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Article: Journalism

Summary

This article covers the following jobs:

  • Fashion/Advertising Photographer
  • Magazine Journalist
  • Newspaper Journalist
  • Picture Researcher
  • Press Photographer
  • Radio/TV Journalist
  • Sub-editor.

The job descriptions are only a brief summary. You should find out more about the jobs that interest you.

Video: - Various: Journalism

Newspapers

Newspaper journalists need excellent writing ability and an interest in current affairs. They also need to be persistent and inquisitive, with a good understanding of their readership.

Journalists who work on online versions of the paper might also need basic web writing and editing skills, such as the ability to use a content management system and upload photos.

Newspaper Journalist

Newspaper journalists work as reporters on local, regional or national newspapers. They collect information, investigate stories and write articles.

They collect background information by using personal contacts, libraries and the internet. They gain an insight into events by interviewing people. Newspaper journalists need to produce their work to tight deadlines.

Entry to this career is highly competitive and most entrants are graduates. Nearly all journalists start by working on local papers.

Press Photographer

Press photographers (sometimes known as photojournalists) take photos for newspapers, magazines, periodicals, technical journals or web-based publications.

They often start their careers by working for local newspapers before moving on to either national publications, specialist publications or freelance work.

Press photographers must be able to set up a picture to go with a story. Some photographers may also be expected to write captions or even stories to accompany their photos.

In addition to taking pictures, press photographers may develop and print their own work. Many papers, magazines and news agencies use digital photography. They often download photos from the camera to a laptop computer and email photos to the editorial desk from the scene.

Press photographers need to be patient as well as able to respond quickly to situations. They may also have to work unsocial hours and travel, sometimes at short notice.

The minimum entry requirements for employment with training are five GCSEs at grade C or above, including English. However, due to fierce competition, candidates usually have more than the minimum requirements. A good portfolio of work is important.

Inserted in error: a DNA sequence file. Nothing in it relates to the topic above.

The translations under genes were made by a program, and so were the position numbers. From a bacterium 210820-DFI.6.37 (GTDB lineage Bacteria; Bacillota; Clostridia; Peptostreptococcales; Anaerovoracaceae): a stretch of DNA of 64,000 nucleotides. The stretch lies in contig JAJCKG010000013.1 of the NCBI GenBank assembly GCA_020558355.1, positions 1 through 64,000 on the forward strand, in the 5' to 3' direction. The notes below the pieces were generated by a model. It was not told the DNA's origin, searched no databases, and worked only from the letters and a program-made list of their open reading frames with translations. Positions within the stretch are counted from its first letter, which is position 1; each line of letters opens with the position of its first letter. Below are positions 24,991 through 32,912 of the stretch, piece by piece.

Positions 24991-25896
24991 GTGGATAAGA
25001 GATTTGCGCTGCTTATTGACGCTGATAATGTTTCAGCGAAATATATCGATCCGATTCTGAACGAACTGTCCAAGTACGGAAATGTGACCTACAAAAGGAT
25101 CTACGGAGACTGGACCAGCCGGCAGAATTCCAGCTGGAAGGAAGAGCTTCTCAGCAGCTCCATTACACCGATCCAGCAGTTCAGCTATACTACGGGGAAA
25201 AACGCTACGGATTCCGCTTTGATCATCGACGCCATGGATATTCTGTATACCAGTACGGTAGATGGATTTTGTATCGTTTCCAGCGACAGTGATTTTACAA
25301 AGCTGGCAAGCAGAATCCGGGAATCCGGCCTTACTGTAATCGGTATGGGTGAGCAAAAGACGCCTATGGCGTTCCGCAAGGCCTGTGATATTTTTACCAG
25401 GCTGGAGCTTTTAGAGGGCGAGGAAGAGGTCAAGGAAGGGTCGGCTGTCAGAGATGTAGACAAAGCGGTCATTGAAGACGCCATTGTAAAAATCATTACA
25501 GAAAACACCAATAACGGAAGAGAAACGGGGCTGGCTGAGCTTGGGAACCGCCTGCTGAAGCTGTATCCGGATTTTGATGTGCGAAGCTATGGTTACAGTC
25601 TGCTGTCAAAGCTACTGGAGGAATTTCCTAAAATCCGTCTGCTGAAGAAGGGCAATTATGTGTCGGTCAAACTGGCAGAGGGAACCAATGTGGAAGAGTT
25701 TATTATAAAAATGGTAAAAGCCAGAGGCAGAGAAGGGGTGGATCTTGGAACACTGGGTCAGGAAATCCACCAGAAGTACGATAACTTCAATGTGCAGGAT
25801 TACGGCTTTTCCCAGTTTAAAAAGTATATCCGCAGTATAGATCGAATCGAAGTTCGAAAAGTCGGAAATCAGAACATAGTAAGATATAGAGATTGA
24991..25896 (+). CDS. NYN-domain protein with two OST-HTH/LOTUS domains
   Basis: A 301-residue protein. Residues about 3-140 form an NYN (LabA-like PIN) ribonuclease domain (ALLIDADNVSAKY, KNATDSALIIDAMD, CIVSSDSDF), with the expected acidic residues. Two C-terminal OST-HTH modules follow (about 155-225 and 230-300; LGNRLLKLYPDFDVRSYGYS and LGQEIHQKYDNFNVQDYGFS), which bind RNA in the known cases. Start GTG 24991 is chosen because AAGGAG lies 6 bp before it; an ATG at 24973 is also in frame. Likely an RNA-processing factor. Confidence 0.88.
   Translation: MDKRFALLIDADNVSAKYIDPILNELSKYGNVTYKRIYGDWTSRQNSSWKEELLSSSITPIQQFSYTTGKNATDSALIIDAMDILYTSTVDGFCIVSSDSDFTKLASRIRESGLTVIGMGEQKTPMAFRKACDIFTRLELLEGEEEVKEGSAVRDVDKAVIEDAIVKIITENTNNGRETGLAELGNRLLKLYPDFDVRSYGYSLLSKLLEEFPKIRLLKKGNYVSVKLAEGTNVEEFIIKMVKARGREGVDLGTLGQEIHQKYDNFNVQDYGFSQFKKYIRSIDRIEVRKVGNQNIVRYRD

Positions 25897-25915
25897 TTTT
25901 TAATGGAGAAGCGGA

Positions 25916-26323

Picture Researcher

Picture researchers choose relevant pictures or illustrations for use in books, newspapers, magazines and websites. The editor or author of the publication asks the researcher to find a picture that is suitable for the content and layout of the manuscript.

Researchers find illustrations by looking in the library and museum catalogues, picture agency directories, The Picture Researcher's Handbook, and by using the internet. The researcher also supplies captions (words) for the pictures.

Picture researchers can either be employed by publishers or work freelance. They must work to deadlines and to a budget.

Many researchers start their careers in a related area of work such as publishing, design or museum work. These jobs are usually graduate entry.

Sub-editor

Sub-editors make sure written work is accurate before it gets published. They work on publications such as newspapers, magazines, websites and journals.

Among other things, they make sure that:

  • the copy reads well, makes sense and is at the right level for the reader
  • there are no spelling, grammar or punctuation mistakes
  • photo captions match what's being shown
  • the writer has followed house style
  • nothing's been included that breaks the law.

If the copy is too long, the sub-editor will take text out and do some rewriting, being careful not to lose the writer's meaning.